The 1990s–2000s surveys generated records from typical hill evergreen forest across much of the country (Appendix 2). These rather few records risk implying a misleading scarcity of the species in Lao PDR: that the field identification characters are subtle and need careful checking, yet animals are generally vigilant and shy, means that a lower proportion of actual Assamese macaque encounters will have been identified than with the other macaque species. And in the northern highlands it was simply very difficult to see and identify any macaques at all in the 1990s: in Nam Et—Phou Louey NPA macaques, always unidentifiable, were seen only four times during 14 person-weeks of field survey in 1998, and the only macaque firmly identifiable to species was a recently shot bear macaque M. arctoides (see Davidson 1998); the Assamese macaque group seen in Nam Ha NPA was the only macaque sighting firmly identifiable to species in 10 person-weeks, with only two sightings of unidentified macaques (Tizard et al. 1997); and there seem to have been no macaque sightings at all in six person-weeks at Nam Xam NPA in 1998 (Showler et al. 1998). A roadside survey of pet macaques in several northern highland provinces in May 2006 located 11, of which six were Assamese macaques (Hamada et al. 2007). Although the origin of these cannot be known, the high species proportion is consistent with the 1990s suggestions that this is the most numerous macaque of Lao hills and mountains. Hamada et al. (2007) found no more than two individuals of any other macaque species.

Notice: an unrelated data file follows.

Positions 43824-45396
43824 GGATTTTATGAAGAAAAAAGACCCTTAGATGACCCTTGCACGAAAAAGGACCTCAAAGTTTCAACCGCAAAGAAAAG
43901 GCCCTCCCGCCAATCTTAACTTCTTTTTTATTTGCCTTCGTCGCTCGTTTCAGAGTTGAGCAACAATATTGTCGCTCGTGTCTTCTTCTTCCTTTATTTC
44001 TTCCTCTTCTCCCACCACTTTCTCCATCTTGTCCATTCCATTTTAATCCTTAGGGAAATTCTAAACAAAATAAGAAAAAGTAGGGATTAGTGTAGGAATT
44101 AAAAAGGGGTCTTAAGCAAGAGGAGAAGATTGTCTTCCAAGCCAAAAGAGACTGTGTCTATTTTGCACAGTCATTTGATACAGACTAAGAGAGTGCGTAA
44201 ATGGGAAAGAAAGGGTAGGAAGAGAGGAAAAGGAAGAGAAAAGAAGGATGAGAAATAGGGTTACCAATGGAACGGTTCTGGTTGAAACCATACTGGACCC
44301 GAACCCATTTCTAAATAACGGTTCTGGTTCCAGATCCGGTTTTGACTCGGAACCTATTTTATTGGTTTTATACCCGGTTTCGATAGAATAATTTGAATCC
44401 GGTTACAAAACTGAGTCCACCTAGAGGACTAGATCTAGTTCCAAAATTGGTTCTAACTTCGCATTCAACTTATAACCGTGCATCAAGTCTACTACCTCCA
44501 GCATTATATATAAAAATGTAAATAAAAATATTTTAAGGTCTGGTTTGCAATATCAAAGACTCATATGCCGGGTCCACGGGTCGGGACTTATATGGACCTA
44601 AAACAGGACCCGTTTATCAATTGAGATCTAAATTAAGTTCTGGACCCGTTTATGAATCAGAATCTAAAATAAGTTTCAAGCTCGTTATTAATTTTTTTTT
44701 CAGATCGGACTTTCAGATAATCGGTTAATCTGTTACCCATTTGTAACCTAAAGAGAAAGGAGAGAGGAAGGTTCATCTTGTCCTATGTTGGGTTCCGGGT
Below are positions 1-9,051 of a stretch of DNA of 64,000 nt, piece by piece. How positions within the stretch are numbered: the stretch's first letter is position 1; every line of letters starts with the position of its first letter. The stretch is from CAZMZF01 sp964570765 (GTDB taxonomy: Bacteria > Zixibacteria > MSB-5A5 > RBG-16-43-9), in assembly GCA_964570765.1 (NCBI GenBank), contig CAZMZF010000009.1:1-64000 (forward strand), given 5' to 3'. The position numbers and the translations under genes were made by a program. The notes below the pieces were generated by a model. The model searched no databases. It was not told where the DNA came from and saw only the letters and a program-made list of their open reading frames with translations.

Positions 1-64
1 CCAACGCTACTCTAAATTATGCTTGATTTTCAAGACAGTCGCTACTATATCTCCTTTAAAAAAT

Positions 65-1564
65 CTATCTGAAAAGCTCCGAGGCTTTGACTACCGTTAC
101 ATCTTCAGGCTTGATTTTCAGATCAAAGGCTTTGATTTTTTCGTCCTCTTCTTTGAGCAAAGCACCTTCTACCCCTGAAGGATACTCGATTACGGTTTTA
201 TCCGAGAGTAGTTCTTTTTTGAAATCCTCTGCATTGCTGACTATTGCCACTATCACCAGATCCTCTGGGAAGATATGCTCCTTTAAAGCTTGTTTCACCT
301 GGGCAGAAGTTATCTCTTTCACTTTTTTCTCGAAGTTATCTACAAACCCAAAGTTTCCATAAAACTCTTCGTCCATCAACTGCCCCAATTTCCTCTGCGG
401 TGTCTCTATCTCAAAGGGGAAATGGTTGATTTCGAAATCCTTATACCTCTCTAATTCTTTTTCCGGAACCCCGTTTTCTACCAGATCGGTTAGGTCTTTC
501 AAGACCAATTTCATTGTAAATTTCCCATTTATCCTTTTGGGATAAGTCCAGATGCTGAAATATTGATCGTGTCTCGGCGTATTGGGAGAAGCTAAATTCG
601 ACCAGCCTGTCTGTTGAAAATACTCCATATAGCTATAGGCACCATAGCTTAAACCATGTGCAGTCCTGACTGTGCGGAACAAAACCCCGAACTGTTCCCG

The Annamite range of Bolikhamxai and Khammouan provinces provided many records in the typical hill evergreen forest habitat. The Navang logging road (illicit; closed shortly after construction, and never used for timber extraction) into the heart of Nakai—Nam Theun NPA perhaps best indicated ‘natural’ status given the excellent long-distance viewing opportunities and (then) limited hunting of primates in the area: in 1996 the species was seen several times per week, spread across the upper 5 km of road surveyed (Duckworth 1998).
The Bolaven plateau in South Lao PDR, biologically a western outlier of the Annamites, holds Assamese macaque, but occurrence is not yet confirmed in the main Annamite range at these latitudes, with only one, provisional, field record. Additionally, two skulls from around the Dakchung plateau (c. 15°30′N) of animals shot in 1993 are probably Assamese macaques (Bergmans 1995), and a captive that Steinmetz et al. (1999) saw in Ban Somoy (16°17′N, 106°54′E) is very likely to have been sourced locally (R. Steinmetz in litt. 2010). Kawamoto et al. (2006) recorded a pet Assamese macaque of unknown origin from Pakxe (15°07′N, 105°48′E), in the lowlands just west of the Bolaven plateau; but Pakxe is enough of a trading node that this should not be assumed to have been taken locally.